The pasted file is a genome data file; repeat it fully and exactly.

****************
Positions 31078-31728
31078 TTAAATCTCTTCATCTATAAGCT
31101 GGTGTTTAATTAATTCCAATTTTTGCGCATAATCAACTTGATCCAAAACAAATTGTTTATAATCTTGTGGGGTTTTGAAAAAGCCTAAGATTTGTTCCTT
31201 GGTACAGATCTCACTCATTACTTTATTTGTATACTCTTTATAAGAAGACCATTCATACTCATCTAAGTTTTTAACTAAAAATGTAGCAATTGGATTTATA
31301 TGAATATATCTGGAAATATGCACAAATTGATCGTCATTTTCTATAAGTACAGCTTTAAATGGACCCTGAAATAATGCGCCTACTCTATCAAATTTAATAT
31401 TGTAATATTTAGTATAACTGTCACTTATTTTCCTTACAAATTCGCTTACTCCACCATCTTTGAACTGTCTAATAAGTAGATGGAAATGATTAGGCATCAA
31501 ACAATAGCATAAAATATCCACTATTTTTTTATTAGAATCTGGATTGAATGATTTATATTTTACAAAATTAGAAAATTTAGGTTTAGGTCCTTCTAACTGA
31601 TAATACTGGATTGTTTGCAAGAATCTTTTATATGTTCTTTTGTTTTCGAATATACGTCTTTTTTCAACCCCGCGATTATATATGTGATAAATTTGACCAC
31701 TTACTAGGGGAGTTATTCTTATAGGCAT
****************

Positions 31078-31728
31078 TTAAATCTCTTCATCTATAAGCT
31101 GGTGTTTAATTAATTCCAATTTTTGCGCATAATCAACTTGATCCAAAACAAATTGTTTATAATCTTGTGGGGTTTTGAAAAAGCCTAAGATTTGTTCCTT
31201 GGTACAGATCTCACTCATTACTTTATTTGTATACTCTTTATAAGAAGACCATTCATACTCATCTAAGTTTTTAACTAAAAATGTAGCAATTGGATTTATA
31301 TGAATATATCTGGAAATATGCACAAATTGATCGTCATTTTCTATAAGTACAGCTTTAAATGGACCCTGAAATAATGCGCCTACTCTATCAAATTTAATAT
31401 TGTAATATTTAGTATAACTGTCACTTATTTTCCTTACAAATTCGCTTACTCCACCATCTTTGAACTGTCTAATAAGTAGATGGAAATGATTAGGCATCAA
31501 ACAATAGCATAAAATATCCACTATTTTTTTATTAGAATCTGGATTGAATGATTTATATTTTACAAAATTAGAAAATTTAGGTTTAGGTCCTTCTAACTGA
31601 TAATACTGGATTGTTTGCAAGAATCTTTTATATGTTCTTTTGTTTTCGAATATACGTCTTTTTTCAACCCCGCGATTATATATGTGATAAATTTGACCAC
31701 TTACTAGGGGAGTTATTCTTATAGGCAT